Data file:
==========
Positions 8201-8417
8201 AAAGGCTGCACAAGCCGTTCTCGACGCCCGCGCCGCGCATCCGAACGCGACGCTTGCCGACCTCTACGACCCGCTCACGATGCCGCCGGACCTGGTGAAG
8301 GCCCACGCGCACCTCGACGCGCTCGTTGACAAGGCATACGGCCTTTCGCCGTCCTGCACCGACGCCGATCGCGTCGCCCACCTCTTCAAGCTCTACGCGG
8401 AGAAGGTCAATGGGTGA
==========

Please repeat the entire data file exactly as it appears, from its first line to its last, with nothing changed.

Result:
Positions 8201-8417
8201 AAAGGCTGCACAAGCCGTTCTCGACGCCCGCGCCGCGCATCCGAACGCGACGCTTGCCGACCTCTACGACCCGCTCACGATGCCGCCGGACCTGGTGAAG
8301 GCCCACGCGCACCTCGACGCGCTCGTTGACAAGGCATACGGCCTTTCGCCGTCCTGCACCGACGCCGATCGCGTCGCCCACCTCTTCAAGCTCTACGCGG
8401 AGAAGGTCAATGGGTGA